Young next argues that, as matter of law, the officer lacked authority or jurisdiction to arrest Young on a public street near BU for an alleged violation of a c. 209A order occurring on BU property. Chapter 22C, § 63, inserted by St. 1991, c. 412, § 22, provides that employees of a university who are appointed as special State police officers "have the same power to make arrests as regular police officers for any criminal offense committed in or upon lands or structures owned, used or occupied by such . . . university." We conclude that, as a special State police officer, a BU police officer's authority extends to the environs surrounding the campus when the "special vigilance of an officer might be required to keep the peace and preserve order amongst those frequenting the [university and] those carrying persons to and from it." Commonwealth v. Hastings, 9 Met. 259, 262 (1845). This case is similar to Commonwealth v. Mottola, 10 Mass. App. Ct. 775, 781 (1980), where we held that police officers of the Massachusetts Bay Transportation Authority (MBTA) had the "authority to question and arrest the defendant at the East Boston High School, at least where . . . the offense originated on MBTA property and related to the protection of an MBTA passenger."
We similarly reject Young's argument that the officers did not have probable cause to arrest him. On the undisputed facts, the BU police had a reasonable belief that Young had violated the c. 209A order based on Cronin's statements to the officers, the officers' observations that the area where Cronin said Young was parked was within thirty yards of Cronin, and Officer DiGiovine's confirmation of the existence of the restraining order.3 See Richardson v. Boston, 53 Mass. App. Ct. 201, 206 (2001) (defining probable cause as a relatively low threshold "requiring only sufficiently trustworthy information to instill in a reasonable person the requisite belief of criminality"). The arresting officer was justified in his reliance on the information gathered by other officers, as the knowledge of one officer is the knowledge of all. See Commonwealth v. McDermott, 347 Mass. 246, 249 (1964); Commonwealth v. Zirpolo, 37 Mass. App. Ct. 307, 311 (1994).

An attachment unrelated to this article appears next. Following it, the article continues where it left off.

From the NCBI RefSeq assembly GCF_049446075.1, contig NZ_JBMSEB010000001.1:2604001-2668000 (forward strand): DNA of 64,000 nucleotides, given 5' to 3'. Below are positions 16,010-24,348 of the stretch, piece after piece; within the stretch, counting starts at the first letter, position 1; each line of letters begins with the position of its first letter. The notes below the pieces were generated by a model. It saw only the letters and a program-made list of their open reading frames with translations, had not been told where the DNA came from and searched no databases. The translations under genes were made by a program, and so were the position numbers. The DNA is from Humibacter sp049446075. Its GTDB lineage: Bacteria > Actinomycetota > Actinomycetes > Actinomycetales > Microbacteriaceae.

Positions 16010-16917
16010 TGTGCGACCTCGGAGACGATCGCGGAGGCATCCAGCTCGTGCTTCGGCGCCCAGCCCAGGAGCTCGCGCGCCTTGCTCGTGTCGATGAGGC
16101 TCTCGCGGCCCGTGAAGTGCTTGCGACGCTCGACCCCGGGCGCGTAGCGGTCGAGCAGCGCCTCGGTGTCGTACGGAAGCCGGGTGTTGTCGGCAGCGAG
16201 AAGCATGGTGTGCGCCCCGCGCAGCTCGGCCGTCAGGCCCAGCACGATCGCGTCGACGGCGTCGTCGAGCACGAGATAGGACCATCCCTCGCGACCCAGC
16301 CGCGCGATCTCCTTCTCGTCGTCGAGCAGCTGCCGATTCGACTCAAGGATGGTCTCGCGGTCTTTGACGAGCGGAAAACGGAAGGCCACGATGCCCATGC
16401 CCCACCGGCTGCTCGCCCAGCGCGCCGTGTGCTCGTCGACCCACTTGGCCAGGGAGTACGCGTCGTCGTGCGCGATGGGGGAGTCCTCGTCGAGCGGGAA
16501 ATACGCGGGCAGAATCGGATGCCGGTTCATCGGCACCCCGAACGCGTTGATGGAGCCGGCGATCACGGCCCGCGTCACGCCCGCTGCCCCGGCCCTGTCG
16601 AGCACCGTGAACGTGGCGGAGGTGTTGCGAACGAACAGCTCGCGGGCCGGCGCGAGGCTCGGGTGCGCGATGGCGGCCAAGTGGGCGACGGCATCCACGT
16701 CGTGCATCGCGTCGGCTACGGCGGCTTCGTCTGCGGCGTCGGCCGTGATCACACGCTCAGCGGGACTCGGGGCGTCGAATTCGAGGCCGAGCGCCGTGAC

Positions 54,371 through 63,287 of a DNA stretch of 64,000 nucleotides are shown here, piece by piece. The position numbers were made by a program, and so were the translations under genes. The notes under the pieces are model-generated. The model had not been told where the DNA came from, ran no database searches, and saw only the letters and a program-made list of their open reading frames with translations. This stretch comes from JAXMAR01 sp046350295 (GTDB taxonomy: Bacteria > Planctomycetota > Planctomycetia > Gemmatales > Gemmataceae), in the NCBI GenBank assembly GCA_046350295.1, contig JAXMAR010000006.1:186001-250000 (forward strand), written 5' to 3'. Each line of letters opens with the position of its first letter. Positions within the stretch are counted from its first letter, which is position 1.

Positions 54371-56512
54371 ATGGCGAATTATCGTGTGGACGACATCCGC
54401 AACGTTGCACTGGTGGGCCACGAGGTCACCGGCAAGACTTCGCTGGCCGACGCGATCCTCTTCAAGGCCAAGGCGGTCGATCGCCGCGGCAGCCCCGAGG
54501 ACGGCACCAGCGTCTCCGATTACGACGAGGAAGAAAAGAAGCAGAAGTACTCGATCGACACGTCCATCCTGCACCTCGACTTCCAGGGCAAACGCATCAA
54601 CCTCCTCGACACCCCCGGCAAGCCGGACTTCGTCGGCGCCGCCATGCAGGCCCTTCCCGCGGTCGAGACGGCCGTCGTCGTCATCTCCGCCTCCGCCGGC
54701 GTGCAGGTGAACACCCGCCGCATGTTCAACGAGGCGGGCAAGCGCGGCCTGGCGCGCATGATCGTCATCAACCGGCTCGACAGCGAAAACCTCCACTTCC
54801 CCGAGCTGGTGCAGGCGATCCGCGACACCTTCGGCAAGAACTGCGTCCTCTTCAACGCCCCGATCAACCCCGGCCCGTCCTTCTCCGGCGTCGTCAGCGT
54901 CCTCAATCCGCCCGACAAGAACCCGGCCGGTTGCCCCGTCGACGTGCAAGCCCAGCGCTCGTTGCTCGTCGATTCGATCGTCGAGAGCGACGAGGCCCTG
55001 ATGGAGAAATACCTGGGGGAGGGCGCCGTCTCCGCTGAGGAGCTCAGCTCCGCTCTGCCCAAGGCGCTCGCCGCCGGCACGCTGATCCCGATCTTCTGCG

Young claims that BU's letter to him banning him from campus constituted a breach of contract. The "Benefits for Alumni of Boston University" brochure did not constitute a contract between Young and the defendant. Cf. Jackson v. Action for Boston Community Dev., Inc., 403 Mass. 8, 14-15 (1988). We also conclude that the defendant did not violate the public accommodation statute, G. L. c. 272, § 98, because Young has not been shown to be a member of any of the enumerated protected classes. See Gutierrez v. Massachusetts Bay Transp. Authy., 437 Mass. 396, 410-411 (2002); Jones v. Boston, 738 F. Supp. 604, 605-606 (D. Mass. 1990).
The judgment is affirmed.
1. The complaint sets forth the following counts based on the allegedly illegal arrest: assault and battery, false imprisonment, civil rights violations, intentional infliction of emotional distress, negligence, malicious prosecution, abuse of process, and negligent supervision. The complaint also sets forth claims of breach of contract and denial of public accommodation that are distinct from the arrest-related claims.
2. Following the arrest, Officer Casey filed an application for a complaint against Young for violation of the c. 209A order, but the charge was eventually dropped by the prosecutor.
3. See Richardson v. Boston, 53 Mass. App. Ct. 201, 207 (2001) (citing Nelson v. Moore, 470 F.2d 1192, 1197 [1st Cir. 1972], cert. denied, 412 U.S. 951 , for the proposition that a victim is considered a "reliable informant even though her reliability previously has not been proven or tested"). See also Forest v. Pawtucket Police Dept., 377 F.3d 52, 57 (1st Cir. 2004), cert. denied, 125 S.Ct. 1315 (2005) ("police officers can justifiably rely upon the credible complaint by a victim to support a finding of probable cause").